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Showing: 1-10 results of 84

INTRODUCTION [Lockhart, 1794-1854] "Nations yet to come will look back upon his history as to some grand and supernatural romance. The fiery energy of his youthful career, and the magnificent progress of his irresistible ambition, have invested his character with the mysterious grandeur of some heavenly appearance; and when all the lesser tumults and lesser men of our age shall have passed away into the darkness of oblivion, history will still... more...

LETTER I. THE MURDER. Washington, April 17. Some very deliberate and extraordinary movements were made by a handsome and extremely well-dressed young man in the city of Washington last Friday. At about half-past eleven o'clock A. M., this person, whose name is J. Wilkes Booth, by profession an actor, and recently engaged in oil speculations, sauntered into Ford's Theater, on Tenth, between E and F streets, and exchanged greetings with the man... more...

THESEUS As geographers crowd into the edges of their maps parts of the world which they do not know about, adding notes in the margin to the effect that beyond this lies nothing but sandy deserts full of wild beasts, unapproachable bogs, Seythian ice, or frozen sea, so, in this great work of mine, in which I have compared the lives of the greatest men with one another, after passing through those periods which probable reasoning can reach to and... more...

PREFACE Students of Ralegh's career cannot complain of a dearth of materials. For thirty-seven years he lived in the full glare of publicity. The social and political literature of more than a generation abounds in allusions to him. He appears and reappears continually in the correspondence of Burleigh, Robert Cecil, Christopher Hatton, Essex, Anthony Bacon, Henry Sidney, Richard Boyle, Ralph Winwood, Dudley Carleton, George Carew, Henry Howard,... more...

Captain Cook—His Life, Voyages, and Discoveries. Early Training. Among all those Englishmen who, from a humble origin, have risen to an honourable position, Captain James Cook is especially worthy of record. His parents were of the peasant class—his father having commenced life as a farm-labourer, and his mother being a cottager’s daughter. Probably, however, they were both superior to others of the same station, as the... more...


THE DUKE OF ARGYLL. For its size and population Scotland has been remarkably prolific in the rearing of eminent statesmen, soldiers, and litterateurs. Viewed with respect to its relative importance as an item in the map of Europe, it has likewise a most chequered and eventful history—a history to which, in various essentials, no counterpart can be found elsewhere. Chiefly, however, has "the land of mountain and of flood" bulked largely in... more...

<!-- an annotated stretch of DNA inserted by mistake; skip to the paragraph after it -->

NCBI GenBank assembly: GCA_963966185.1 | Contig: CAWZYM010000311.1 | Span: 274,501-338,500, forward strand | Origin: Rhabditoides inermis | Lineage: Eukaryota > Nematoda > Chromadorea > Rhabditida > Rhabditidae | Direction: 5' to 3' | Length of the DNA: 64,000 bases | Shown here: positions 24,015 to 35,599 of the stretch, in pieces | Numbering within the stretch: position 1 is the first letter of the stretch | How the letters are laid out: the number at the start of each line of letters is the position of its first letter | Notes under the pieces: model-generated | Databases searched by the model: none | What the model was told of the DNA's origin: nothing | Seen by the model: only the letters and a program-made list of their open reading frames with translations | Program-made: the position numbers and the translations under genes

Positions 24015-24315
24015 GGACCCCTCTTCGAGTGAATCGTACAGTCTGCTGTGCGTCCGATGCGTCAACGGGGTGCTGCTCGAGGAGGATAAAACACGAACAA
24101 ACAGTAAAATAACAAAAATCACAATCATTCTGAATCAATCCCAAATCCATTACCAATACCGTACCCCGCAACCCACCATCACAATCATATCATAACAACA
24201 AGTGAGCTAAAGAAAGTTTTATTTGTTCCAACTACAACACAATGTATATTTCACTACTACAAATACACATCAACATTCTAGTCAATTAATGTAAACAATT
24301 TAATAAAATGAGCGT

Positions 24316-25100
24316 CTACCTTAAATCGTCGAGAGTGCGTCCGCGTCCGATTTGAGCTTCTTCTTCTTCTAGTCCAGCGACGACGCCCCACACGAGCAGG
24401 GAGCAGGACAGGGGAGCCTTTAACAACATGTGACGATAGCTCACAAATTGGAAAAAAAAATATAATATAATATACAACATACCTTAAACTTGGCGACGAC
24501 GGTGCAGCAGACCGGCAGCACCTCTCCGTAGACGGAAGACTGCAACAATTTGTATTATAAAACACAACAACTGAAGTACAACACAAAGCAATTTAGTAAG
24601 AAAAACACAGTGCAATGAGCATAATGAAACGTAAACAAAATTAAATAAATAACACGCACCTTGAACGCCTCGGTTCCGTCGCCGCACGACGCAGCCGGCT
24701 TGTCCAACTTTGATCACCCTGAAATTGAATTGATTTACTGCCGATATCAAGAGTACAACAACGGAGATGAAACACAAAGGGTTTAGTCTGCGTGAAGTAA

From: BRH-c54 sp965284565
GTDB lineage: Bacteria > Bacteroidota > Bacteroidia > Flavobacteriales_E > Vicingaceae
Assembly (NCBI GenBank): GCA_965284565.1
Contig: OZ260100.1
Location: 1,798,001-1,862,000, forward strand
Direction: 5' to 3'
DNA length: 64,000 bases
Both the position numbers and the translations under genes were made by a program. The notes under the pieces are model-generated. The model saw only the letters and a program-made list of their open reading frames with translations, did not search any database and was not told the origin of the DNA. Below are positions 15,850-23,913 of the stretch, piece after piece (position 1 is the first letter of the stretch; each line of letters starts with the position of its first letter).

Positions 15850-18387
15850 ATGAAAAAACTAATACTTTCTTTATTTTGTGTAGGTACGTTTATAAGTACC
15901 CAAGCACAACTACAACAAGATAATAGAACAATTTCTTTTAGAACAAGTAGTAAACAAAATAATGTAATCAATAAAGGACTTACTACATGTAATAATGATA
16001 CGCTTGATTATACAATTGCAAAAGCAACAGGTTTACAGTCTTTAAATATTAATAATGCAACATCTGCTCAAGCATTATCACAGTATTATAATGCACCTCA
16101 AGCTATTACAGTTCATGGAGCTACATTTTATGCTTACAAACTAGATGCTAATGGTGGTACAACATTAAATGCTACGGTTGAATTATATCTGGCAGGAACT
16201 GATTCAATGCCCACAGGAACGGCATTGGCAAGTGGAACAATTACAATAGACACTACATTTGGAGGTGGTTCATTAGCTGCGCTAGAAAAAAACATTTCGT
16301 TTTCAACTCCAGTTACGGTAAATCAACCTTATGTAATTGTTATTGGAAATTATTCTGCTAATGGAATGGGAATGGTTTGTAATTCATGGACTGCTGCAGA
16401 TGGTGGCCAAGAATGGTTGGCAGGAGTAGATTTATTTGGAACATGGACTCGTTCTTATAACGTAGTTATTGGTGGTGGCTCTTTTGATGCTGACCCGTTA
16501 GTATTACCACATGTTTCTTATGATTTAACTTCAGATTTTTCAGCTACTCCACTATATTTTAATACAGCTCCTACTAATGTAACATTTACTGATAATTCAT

PREFACE Some excuse seems to be needed for venturing at this time to publish biographical sketches of the men of the Victorian era. Several have been written by men, like Lord Morley and Lord Bryce, having first-hand knowledge of their subjects, others by the best critics of the next generation, such as Mr. Chesterton and Mr. Clutton-Brock. With their critical ability I am not able to compete; but they often postulate a knowledge of facts which... more...

Peter In any group of men I have ever known, speaking from the point of view of character and not that of physical appearance, Peter would stand out as deliciously and irrefutably different. In the great waste of American intellectual dreariness he was an oasis, a veritable spring in the desert. He understood life. He knew men. He was free—spiritually, morally, in a thousand ways, it seemed to me. As one drags along through this... more...

The fifth and sixth centuries do not supply us with many materials for pictorial illustrations, and I do not know where to look for authentic and contemporary representations of the civil or military life of Theodoric and his subjects. We have, however, a large and interesting store of nearly contemporary works of art at Ravenna, illustrating the ecclesiastical life of the period, and of these the engraver has made considerable use. The... more...

MATTIE'S STORY My ancestors were transported from Africa to America at the time the slave trade flourished in the Eastern States. I cannot give dates, as my progenitors, being slaves, had no means of keeping them. By all accounts my great grandfather was captured and brought from Africa. His original name I never learned. His master's name was Jackson, and he resided in the State of New York. My grandfather was born in the same State, and also... more...